Getting littermates - pugs
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Thread: Getting littermates - pugs

  1. #1
    rachaelzapolski is offline New to the Village
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    Default Getting littermates - pugs

    Hi there,

    I have heard that getting two pugs from the same litter is not advisable. Apparently they are harder to train, get dependant on eachother and therefore don't care about you.

    I would be so grateful for any advice.

    Thanks

    Rachael

  2. #2
    shaynapug's Avatar
    shaynapug is offline True Village Royalty
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    It can be just like that!!!!! You'll be going in too many directions at once to get them housebroken! They also become dependent on each other at times and if separated to go to the vet etc...get very upset!

    I recommend getting a male and a female. Waiting til the first one is housebroken...and then adding the second
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    Nina_W's Avatar
    Nina_W is offline Village Story Teller
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    Do a google search for littermate syndrome.

    I'll give a short selection of excerpts:
    Signs include fearfulness of unfamiliar people, dogs and other novel stimuli (neophobia); intense anxiety when separated, even briefly; and difficulty learning basic obedience skills. In some cases, the two dogs will fight incessantly
    Don’t Take Two Littermates | The Bark

    Placing two puppies in the same household always caused one puppy to become temperamentally unsuitable for work, even when both puppies started off as perfect candidates.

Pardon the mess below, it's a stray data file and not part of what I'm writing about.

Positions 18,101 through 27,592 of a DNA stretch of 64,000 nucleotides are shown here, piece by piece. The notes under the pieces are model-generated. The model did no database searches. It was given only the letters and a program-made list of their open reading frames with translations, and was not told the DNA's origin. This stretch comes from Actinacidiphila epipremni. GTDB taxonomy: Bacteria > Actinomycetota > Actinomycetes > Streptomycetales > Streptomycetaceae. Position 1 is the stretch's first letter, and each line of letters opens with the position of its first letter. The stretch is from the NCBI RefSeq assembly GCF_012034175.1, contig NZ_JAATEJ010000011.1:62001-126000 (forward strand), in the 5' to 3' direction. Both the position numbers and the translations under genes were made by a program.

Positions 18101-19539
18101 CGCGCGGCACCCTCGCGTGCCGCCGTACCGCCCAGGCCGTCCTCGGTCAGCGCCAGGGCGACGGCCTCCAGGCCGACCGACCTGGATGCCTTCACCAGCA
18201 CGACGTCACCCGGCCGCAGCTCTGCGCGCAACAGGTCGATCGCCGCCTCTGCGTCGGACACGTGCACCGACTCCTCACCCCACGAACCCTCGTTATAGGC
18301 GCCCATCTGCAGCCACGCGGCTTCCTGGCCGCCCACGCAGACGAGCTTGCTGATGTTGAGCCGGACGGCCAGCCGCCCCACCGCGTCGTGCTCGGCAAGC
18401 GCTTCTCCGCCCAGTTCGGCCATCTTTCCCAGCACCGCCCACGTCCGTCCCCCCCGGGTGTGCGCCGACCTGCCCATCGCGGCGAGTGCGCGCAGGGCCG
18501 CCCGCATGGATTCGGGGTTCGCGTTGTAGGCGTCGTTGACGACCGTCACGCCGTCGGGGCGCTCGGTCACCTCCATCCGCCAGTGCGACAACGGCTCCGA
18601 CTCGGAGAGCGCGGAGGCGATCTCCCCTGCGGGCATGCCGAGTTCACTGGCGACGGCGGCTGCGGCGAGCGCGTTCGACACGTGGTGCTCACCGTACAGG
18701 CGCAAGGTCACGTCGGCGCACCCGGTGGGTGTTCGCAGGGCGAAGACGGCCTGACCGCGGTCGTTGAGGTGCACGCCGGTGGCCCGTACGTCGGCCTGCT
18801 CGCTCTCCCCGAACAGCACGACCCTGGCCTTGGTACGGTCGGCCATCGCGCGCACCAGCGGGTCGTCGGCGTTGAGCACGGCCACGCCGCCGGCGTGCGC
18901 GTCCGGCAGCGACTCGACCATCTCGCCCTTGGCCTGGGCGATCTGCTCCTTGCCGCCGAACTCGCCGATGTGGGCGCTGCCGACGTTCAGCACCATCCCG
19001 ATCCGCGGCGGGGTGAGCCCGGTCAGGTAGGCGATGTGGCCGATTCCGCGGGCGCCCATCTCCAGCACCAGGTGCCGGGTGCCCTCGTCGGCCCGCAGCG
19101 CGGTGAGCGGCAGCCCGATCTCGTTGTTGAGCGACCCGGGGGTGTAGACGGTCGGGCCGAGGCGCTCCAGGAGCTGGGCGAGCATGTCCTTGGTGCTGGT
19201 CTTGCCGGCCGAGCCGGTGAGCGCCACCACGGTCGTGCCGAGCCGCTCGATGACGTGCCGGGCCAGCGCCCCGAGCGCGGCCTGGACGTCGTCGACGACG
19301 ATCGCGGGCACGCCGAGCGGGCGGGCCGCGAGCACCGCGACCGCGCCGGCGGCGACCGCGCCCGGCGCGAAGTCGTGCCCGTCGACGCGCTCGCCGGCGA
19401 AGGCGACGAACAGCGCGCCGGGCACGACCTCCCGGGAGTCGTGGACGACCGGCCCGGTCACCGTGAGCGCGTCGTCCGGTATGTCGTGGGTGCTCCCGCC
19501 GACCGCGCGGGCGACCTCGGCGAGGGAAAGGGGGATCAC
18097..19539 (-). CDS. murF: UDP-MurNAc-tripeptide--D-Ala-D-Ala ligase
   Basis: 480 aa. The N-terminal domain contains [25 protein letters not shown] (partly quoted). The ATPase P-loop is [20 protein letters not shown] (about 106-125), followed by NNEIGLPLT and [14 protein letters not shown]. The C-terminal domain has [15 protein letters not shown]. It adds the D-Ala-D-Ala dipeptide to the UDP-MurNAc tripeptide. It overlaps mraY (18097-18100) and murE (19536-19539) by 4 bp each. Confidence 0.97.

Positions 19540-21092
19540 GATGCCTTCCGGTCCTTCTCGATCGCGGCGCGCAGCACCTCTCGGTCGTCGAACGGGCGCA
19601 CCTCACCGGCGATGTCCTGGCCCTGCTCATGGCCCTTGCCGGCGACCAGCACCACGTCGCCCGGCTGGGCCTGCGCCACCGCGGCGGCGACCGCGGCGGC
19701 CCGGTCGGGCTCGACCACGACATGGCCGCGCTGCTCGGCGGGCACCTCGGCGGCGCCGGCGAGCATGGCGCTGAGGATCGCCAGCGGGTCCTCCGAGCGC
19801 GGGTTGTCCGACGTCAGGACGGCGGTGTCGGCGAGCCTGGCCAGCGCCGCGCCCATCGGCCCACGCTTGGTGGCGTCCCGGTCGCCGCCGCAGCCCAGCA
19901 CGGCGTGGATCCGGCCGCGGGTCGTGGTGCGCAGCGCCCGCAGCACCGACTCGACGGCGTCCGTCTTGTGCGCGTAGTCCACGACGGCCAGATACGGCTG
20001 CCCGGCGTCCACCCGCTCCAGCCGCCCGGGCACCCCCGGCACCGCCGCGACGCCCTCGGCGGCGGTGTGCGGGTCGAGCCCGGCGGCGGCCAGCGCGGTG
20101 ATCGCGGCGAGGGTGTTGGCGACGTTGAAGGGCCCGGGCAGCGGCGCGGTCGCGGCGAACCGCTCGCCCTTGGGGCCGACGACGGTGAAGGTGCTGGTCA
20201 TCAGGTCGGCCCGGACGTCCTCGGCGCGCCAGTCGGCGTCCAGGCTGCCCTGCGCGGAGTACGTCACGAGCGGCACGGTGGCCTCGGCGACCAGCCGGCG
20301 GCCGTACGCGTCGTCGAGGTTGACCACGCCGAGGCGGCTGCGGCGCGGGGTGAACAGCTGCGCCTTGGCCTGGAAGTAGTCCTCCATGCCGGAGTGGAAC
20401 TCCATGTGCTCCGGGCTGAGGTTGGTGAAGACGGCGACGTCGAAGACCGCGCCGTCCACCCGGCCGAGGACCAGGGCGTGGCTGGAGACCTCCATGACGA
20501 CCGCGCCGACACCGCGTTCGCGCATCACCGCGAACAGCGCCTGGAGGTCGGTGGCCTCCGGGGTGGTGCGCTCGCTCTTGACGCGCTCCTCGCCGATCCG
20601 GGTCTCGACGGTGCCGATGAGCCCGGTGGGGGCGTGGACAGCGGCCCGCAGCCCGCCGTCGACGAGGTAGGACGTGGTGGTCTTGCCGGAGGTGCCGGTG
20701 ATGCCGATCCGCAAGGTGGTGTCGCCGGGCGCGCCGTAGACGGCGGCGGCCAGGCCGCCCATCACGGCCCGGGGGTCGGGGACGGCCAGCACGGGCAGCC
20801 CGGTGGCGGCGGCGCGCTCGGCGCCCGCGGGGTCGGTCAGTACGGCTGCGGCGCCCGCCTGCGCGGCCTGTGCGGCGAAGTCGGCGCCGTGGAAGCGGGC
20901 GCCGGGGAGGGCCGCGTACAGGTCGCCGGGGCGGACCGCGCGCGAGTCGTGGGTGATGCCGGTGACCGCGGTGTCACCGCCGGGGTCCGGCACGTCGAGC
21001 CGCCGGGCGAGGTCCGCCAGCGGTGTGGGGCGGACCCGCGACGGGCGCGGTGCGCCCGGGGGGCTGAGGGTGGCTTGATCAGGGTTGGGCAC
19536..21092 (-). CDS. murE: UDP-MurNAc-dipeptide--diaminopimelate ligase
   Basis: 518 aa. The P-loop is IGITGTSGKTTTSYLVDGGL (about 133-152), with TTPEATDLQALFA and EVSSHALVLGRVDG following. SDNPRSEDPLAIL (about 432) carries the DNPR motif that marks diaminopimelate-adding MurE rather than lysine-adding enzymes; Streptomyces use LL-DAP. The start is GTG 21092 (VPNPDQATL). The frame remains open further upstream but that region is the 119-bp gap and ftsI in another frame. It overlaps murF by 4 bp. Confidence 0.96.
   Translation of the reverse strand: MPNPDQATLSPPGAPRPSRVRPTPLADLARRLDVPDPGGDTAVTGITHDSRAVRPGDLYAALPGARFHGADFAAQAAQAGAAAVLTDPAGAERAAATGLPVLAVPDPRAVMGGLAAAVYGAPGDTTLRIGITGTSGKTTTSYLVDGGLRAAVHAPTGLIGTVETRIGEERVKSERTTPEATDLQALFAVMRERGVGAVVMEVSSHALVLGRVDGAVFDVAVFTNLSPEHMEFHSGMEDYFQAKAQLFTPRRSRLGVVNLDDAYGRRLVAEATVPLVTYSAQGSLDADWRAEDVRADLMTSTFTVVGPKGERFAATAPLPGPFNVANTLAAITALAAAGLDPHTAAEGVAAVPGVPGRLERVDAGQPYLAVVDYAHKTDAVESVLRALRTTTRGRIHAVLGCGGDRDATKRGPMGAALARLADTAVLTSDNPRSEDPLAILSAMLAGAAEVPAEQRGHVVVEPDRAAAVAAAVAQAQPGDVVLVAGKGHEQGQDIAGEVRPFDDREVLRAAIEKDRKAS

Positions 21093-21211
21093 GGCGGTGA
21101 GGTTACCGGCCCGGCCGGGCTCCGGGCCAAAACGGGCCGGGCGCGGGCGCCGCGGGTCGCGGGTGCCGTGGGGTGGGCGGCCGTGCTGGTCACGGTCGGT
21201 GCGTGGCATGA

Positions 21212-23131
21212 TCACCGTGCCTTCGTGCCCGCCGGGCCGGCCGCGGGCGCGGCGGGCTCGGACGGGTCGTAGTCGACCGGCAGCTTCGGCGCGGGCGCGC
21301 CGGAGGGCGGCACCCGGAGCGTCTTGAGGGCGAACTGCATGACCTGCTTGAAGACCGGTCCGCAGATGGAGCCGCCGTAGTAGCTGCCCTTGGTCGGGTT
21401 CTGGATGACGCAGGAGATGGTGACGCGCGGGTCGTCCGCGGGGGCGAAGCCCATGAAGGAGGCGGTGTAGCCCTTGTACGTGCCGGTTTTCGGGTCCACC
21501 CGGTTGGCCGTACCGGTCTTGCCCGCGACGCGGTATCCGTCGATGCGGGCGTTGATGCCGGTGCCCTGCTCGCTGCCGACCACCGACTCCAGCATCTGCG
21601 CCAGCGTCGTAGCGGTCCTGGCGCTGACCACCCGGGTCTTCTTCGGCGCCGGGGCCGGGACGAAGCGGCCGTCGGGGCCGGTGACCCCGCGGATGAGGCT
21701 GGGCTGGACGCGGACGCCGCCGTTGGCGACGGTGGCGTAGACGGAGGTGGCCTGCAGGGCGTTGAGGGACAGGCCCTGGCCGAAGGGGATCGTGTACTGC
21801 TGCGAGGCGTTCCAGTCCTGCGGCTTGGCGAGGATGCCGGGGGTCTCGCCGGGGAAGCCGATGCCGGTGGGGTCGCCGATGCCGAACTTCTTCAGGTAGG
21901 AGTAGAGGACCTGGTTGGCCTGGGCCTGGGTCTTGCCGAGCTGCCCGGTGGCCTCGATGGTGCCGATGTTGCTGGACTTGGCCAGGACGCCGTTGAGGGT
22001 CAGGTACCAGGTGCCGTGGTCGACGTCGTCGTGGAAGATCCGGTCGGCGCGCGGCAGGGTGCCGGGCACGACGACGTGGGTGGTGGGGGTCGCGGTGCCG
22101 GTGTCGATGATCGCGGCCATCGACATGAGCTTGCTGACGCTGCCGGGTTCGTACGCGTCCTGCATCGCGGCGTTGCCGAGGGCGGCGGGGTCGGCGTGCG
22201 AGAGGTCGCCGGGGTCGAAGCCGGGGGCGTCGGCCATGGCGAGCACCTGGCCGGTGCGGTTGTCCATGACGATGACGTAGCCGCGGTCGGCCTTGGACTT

https://paws4udogs.wordpress.com/201...mate-syndrome/


    Twenty-five years ago, I saw only one home per year that had acquired littermates. Now, I see 2 or 3 per month. “Littermate Syndrome” can be mild or severe. Mild cases are barely noticeable, while severe cases can lead to constant fighting, separation anxiety from each other, and even in some cases, aggression towards humans. Many of the cases I see involve dogs that cannot be separated even for the time it takes to take one for a walk. If one dog is sick and must stay overnight at the veterinarian’s, the stay-at-home dog will become destructive and vocal.
    Raising Siblings - this is a trainer I greatly respect

    The hallmark behavioral problem of littermate syndrome is fearfulness of people and often other dogs, which leads to training hurdles. These puppies seek comfort from each other, not you.

    Because aggression is so often fear-based, these pups may become aggressive
    Littermate Syndrome: Are 2 Puppies Better Than 1? No.

    After we brought the mixed-breed girls home at nine weeks, their behavior grew completely out of control. My husband and I could not get their attention for more than a second or two, as if we weren’t even in the same room. And then they started displaying alarming fearfulness of people and other dogs.
    https://blog.betternaturedogtraining...mate-syndrome/